Seattle Legislation Aims to Stop “Crisis Pregnancy Centers” From Lying Quite So Much

By Erica C. Barnett

At a press conference and bill signing for three pieces of legislation aimed at protecting people who seek abortions in Seattle, City Councilmember Tammy Morales said she had also introduced legislation that would bar so-called crisis pregnancy centers—fake clinics run by religious anti-abortion groups—from false advertising at their locations inside city limits.

CPCs, also known as “limited-service pregnancy centers,” use deceptive tactics to get pregnant people in the door, using phrases like “pregnancy alternatives” to suggest they provide abortions. Inside, staffers attempt to persuade people to go through with their pregnancies, offering “non-diagnostic ultrasounds” and the promise of “free” baby-related items in the future.

According to a 2021 report by the Alliance, a coalition of groups supporting reproductive and gender justice, these “free” items were almost always contingent on participation in Christian programming, such as “counseling, Bible studies, abstinence seminars, video screenings, or other ideological CPC programming.” Despite their baby-centric advertising, they virtually never offer contraception, STI testing, or prenatal care of any kind.

Morales’ bill, which her Neighborhoods, Education, Civil Rights, and Culture Committee approved on Friday, would bar CPCs in Seattle from making misleading or false claims about their services, or to claim or imply that they provide abortions, prenatal care, or other services that they don’t provide. The bill also emphasizes, in a “whereas” clause, the city’s commitment to state law protecting the privacy of people who seek abortion care.

On Monday, Morales said she hoped the bill would help address some of the privacy issues associated with these fake clinics, which collect personal medical information from their “patients” but are not subject to federal medical privacy laws. If someone came to a CPC from a state where abortion was illegal and told a CPC worker they planned to go through with an abortion in Washington state, that CPC could have collected enough information to report that person to the authorities in their home state, for example.

“The potential is that they could use that information to track who is seeking abortion care, and this is particularly dangerous for people who might be coming from states where this is illegal now, so it’s trying to address both of those things,” Morales said.

There are only about three CPCs (two CareNet outposts and a group called 3W, which has denied it is a crisis pregnancy center) currently operating in Seattle, plus a pregnancy center operated by Catholic Community Services; Morales said she was also aware of a “mobile clinic” operating in South Seattle. However, many more CPCs are located around the Puget Sound region, including Next Step Pregnancy Services (Lynnwood), the Pregnancy Resource Clinic (Everett), Pregnancy Resource Services (Bremerton), Pregnancy Aid (Auburn, Des Moines, and Kent), and nine other CareNet outlets.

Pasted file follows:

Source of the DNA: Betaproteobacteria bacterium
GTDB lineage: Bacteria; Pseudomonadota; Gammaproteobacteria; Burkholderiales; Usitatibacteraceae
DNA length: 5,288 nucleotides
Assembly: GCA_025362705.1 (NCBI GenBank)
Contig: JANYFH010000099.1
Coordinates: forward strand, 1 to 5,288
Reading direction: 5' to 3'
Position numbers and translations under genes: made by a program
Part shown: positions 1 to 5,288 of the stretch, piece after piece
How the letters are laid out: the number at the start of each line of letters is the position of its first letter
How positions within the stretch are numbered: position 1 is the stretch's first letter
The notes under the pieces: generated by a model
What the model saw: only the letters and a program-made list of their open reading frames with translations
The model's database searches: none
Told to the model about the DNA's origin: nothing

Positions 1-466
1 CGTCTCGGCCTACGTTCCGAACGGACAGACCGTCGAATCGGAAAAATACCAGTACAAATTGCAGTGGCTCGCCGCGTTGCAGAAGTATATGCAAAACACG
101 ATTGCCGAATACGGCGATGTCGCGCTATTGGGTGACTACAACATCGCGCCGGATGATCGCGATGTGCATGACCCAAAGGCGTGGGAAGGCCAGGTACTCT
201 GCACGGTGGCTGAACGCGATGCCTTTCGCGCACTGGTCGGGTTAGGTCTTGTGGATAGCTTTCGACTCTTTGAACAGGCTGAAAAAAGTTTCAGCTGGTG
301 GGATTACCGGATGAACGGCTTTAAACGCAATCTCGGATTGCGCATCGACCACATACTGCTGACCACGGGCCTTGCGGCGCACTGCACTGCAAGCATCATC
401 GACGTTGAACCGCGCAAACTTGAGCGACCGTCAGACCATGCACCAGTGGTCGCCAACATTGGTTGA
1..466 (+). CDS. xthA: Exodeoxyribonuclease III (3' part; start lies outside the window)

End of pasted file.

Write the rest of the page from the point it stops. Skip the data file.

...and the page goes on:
Morales said her legislation (co-sponsored by Councilmember Lisa Herbold) is modeled on a San Francisco law—the Pregnancy Information Disclosure and Protection Ordinance, passed in 2011. That law bans CPCs in San Francisco from misleading the public about what services they provide.

Sate legislation would be more effective still, because it would apply everywhere, including rural areas where anti-abortion sentiment is more prevalent than it is in liberal Seattle. No one in the state legislature has introduced a bill related to crisis pregnancy centers since 2012, when a proposal to prevent CPCs from misleading pregnant people died in committee.

A more sweeping 2015 law, known as the Reproductive FACT Act, required crisis pregnancy centers to inform potential clients that California has public programs that provide immediate free or low-cost access to reproductive health care, prenatal care, and abortion; it also required unlicensed CPCs to disclose that they were not medical facilities. CPCs challenged the law and the US Supreme Court struck it down in a 5-4 decision in 2015.

In 2017, the Seattle/King County Board of Health passed a rule requiring crisis pregnancy centers to post two 11-by-17-inch signs saying “This facility is not a health care facility.” King County Councilmember Rod Dembowski cited the Supreme Court’s decision on the FACT Act a year later as one reason the county didn’t propose a more sweeping law. County Councilmember Kathy Lambert, who was defeated last year, was the only board of health member to vote against the rule; before the vote, she circulated through the crowd in council chambers, passing out anti-abortion literature.

Seattle’s legislation, which is certain to pass, will have less impact than would countywide legislation imposing similar rules; state legislation would be more effective still, because it would apply everywhere, including rural areas where anti-abortion sentiment is more prevalent than it is in liberal Seattle. No one in the state legislature has introduced a bill related to crisis pregnancy centers since 2012, when a proposal to prevent CPCs from misleading pregnant people died in committee.

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